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Article

The Effect of Exclusive Olive Oil Consumption on Successful Aging: A Combined Analysis of the ATTICA and MEDIS Epidemiological Studies

1
Department of Nutrition and Dietetics, School of Health Science and Education, Harokopio University, 17676 Athens, Greece
2
Parc Sanitari Sant Joan de Déu, Fundació Sant Joan de Déu, CIBERSAM, Universitat de Barcelona, 08830 Barcelona, Spain
3
Instituto de Salud Carlos III, Centro de Investigación Biomédica en Red de Salud Mental, CIBERSAM, Monforte de Lemos 3-5. Pabellón 11, 28029 Madrid CIBER of Mental Health, 28029 Madrid, Spain
4
First Cardiology Clinic, School of Medicine, University of Athens, 11527 Athens, Greece
5
Department of Kinesiology and Health, School of Arts and Sciences, Rutgers University, New Brunswick, NJ 08901, USA
6
Faculty of Health, University of Canberra, ACT 2617 Canberra, Australia
7
Second Cardiology Clinic, School of Medicine, University of Athens, 12462 Athens, Greece
8
Hospital Universitario de La Princesa, Instituto de Investigación Sanitaria Princesa (IP), 28006 Madrid, Spain
9
Department of Psychiatry, Universidad Autonoma de Madrid, 28049 Madrid, Spain
*
Author to whom correspondence should be addressed.
Foods 2019, 8(1), 25; https://doi.org/10.3390/foods8010025
Submission received: 11 December 2018 / Revised: 8 January 2019 / Accepted: 9 January 2019 / Published: 12 January 2019
(This article belongs to the Special Issue Olive Oil: Processing, Characterization, and Health Benefits)

Abstract

:
The consumption of dietary fats, which occur naturally in various foods, poses important impacts on health. The aim of this study was to elucidate the association of exclusive use of olive oil for culinary purposes with successful aging in adults aged >50 years old and residing in Greece. Use of olive oil in food preparation and bio-clinical characteristics of the Greek participants enrolled in the ATTICA (n = 1128 adults from Athens metropolitan area) and the MEDiterranean Islands Study (MEDIS) (n = 2221 adults from various Greek islands and Mani) studies, were investigated in relation to successful aging (SA). Participants were divided into the following three categories: (a) no olive oil consumption; (b) combined consumption of olive oil and other dietary fats; and (c) exclusive olive oil consumption. The SA was measured using the previously validated successful aging index (SAI). After adjusting for age, sex, and smoking habits, combined consumption of olive oil and other fats (vs. no olive oil use) was not significantly associated with SAI levels (p = 0.114). However, exclusive olive oil intake (vs. no use of olive oil) was significantly associated with SAI (p = 0.001), particularly among those aged older than 70 years. Therefore, the exclusive consumption of olive oil, as opposed to either combined or no olive oil consumption, beneficially impacts successful aging, particularly among individuals over 70 years of age. Primary public health prevention strategies should seek to encourage the enhanced adoption of such dietary practices in order to promote healthy aging and longevity.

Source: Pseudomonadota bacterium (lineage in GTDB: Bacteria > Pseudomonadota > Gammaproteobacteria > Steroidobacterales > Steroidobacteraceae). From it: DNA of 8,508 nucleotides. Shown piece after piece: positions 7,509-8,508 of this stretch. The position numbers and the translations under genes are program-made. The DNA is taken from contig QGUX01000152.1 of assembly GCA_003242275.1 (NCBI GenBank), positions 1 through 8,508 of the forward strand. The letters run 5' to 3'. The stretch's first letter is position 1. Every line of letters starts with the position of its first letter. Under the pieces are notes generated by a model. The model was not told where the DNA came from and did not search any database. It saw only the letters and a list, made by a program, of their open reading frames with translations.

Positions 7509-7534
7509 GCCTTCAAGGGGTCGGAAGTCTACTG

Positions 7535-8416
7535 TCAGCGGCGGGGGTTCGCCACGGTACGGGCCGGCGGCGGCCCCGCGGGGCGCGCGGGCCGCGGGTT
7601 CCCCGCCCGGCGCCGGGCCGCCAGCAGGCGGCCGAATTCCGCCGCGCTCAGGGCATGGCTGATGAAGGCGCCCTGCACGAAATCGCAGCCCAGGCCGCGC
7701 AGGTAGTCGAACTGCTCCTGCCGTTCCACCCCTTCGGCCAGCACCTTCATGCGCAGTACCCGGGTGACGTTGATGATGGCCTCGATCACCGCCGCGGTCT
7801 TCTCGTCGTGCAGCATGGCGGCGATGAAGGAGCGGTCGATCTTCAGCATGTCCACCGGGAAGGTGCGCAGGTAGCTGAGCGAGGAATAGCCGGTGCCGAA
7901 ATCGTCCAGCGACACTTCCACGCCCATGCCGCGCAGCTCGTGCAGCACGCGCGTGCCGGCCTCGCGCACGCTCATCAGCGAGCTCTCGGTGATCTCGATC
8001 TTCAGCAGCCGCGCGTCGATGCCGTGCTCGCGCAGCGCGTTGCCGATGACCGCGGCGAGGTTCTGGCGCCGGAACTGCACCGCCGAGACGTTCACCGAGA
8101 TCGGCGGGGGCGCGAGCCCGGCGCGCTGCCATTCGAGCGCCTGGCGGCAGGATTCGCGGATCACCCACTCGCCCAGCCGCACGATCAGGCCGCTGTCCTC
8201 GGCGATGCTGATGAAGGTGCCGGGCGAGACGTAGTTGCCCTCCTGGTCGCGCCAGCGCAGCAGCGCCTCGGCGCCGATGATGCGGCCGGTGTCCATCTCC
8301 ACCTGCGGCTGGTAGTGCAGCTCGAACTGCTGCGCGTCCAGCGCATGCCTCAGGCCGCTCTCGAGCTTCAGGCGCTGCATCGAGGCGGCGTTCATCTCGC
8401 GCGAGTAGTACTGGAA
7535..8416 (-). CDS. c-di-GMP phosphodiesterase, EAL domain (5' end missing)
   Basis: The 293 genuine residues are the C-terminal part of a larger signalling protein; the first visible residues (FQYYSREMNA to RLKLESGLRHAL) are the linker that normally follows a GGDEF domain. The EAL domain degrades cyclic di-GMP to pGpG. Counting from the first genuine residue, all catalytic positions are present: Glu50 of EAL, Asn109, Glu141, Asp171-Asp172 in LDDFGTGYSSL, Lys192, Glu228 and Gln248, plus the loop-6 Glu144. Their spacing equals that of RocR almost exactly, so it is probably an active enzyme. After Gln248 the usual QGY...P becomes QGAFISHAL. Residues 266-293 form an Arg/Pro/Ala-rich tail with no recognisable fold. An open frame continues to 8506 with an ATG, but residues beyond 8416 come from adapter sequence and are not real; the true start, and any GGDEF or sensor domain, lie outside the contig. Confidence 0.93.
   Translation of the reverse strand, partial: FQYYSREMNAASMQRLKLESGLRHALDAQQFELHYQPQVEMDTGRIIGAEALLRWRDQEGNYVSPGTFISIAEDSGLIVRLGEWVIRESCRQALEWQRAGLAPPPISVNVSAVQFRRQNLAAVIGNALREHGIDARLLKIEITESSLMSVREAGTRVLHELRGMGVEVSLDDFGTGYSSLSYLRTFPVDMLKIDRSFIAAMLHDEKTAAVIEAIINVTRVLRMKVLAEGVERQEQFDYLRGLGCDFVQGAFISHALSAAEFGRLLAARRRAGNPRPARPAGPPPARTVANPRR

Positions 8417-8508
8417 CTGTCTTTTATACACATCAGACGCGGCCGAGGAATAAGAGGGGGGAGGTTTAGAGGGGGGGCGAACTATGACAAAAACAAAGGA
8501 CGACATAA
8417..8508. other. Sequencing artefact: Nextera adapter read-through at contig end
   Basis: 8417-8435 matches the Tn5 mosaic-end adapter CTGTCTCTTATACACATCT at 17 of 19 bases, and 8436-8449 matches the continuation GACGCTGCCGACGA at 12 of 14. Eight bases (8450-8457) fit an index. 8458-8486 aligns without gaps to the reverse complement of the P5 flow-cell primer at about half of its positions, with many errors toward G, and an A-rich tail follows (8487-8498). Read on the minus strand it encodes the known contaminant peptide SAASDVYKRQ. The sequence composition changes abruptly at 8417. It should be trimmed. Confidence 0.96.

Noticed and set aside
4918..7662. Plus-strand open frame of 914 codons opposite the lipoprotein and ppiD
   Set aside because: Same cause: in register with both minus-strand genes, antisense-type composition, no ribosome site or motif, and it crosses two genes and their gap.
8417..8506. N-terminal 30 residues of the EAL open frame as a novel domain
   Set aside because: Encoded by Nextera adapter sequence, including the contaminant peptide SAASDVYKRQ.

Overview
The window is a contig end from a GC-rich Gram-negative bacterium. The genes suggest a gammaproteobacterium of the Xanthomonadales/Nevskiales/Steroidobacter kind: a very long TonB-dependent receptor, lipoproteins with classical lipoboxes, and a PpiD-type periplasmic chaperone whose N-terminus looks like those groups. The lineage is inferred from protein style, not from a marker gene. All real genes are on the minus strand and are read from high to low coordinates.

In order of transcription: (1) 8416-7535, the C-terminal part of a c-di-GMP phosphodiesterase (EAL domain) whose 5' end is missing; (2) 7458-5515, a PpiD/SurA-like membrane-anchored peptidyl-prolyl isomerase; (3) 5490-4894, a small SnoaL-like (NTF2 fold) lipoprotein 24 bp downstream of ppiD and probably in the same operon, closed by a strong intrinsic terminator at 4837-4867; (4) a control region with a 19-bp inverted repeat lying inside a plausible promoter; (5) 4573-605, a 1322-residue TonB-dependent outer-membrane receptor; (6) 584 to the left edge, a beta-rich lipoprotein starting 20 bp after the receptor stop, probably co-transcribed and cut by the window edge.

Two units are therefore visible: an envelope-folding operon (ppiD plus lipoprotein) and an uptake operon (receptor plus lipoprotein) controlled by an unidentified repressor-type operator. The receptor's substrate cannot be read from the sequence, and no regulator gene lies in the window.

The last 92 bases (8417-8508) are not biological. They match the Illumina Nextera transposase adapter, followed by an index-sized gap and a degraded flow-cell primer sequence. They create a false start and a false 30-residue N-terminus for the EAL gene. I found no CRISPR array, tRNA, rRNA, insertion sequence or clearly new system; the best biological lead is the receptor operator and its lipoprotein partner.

1. Introduction

Dietary fats occur naturally in various foods and their excessive consumption negatively impacts human health; dietary fat consumption can confer benefits, albeit also adverse effects concerning the onset and progression of several nutrition-related chronic diseases [1]. The use of fats of either plant or animal origin is embedded in practically every food culture as fats provide energy and lipid soluble vitamins, facilitate food preservation, and greatly contribute to food’s sensorial characteristics. Amongst dietary fats, the consumption of plant oils is considered to render the greatest health benefits as they contain a higher proportion of unsaturated fatty acids compared to animal fats [2]. Thus, plant oils are a vital and beneficial source of energy. The most commonly consumed types of plant oils include palm, soybean, canola, sunflower-seed, and, most prominently, olive oil [3].
Olive oil in particular is an essential component of the Mediterranean diet and its frequent consumption is associated with a multitude of health benefits [4], including the deterrence of cardiovascular diseases [5], diabetes mellitus [6], metabolic syndrome [7], and several types of cancers [8]. Therefore, the differential impact of olive oil consumption, as compared to the ingestion of other plant oils, has been gaining increasing interest. A relatively recent meta-analysis of 32 cohorts (n = 841,211) demonstrated that the higher consumption of monounsaturated fatty acids (highest vs. lowest third) is associated with lower cardiovascular mortality (relative risk (R.R.): 0.88, 95% CI: 0.80–0.96), stroke (R.R.: 0.83, 95% CI: 0.71–0.97), and all-cause mortality (R.R.: 0.89, 95% CI: 0.83–0.96). It is noteworthy, though, that subgroup analyses revealed that these effects were attributed primarily to olive oil consumption, and not to the combined consumption of monounsaturated fatty acids arising from both plant and animal origins [9]. In addition, preliminary findings reveal that the frequent consumption of olive oil may also beneficially impact the aging process [10,11].